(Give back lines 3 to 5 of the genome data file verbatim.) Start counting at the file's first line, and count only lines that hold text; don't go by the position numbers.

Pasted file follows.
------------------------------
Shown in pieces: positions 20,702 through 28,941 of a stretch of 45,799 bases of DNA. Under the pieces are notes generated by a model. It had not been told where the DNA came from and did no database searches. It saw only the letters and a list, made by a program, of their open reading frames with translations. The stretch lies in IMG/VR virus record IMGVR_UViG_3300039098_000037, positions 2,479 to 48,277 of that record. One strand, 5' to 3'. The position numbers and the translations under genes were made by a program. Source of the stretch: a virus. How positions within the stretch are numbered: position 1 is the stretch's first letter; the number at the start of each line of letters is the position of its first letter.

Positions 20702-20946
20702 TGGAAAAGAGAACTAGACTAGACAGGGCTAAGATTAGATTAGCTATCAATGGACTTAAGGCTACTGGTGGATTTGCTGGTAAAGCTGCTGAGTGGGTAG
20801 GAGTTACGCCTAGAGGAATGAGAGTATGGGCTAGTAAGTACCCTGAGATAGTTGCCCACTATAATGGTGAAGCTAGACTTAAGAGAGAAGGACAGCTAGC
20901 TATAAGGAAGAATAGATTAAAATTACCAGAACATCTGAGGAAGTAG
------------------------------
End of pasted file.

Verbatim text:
20702 TGGAAAAGAGAACTAGACTAGACAGGGCTAAGATTAGATTAGCTATCAATGGACTTAAGGCTACTGGTGGATTTGCTGGTAAAGCTGCTGAGTGGGTAG
20801 GAGTTACGCCTAGAGGAATGAGAGTATGGGCTAGTAAGTACCCTGAGATAGTTGCCCACTATAATGGTGAAGCTAGACTTAAGAGAGAAGGACAGCTAGC
20901 TATAAGGAAGAATAGATTAAAATTACCAGAACATCTGAGGAAGTAG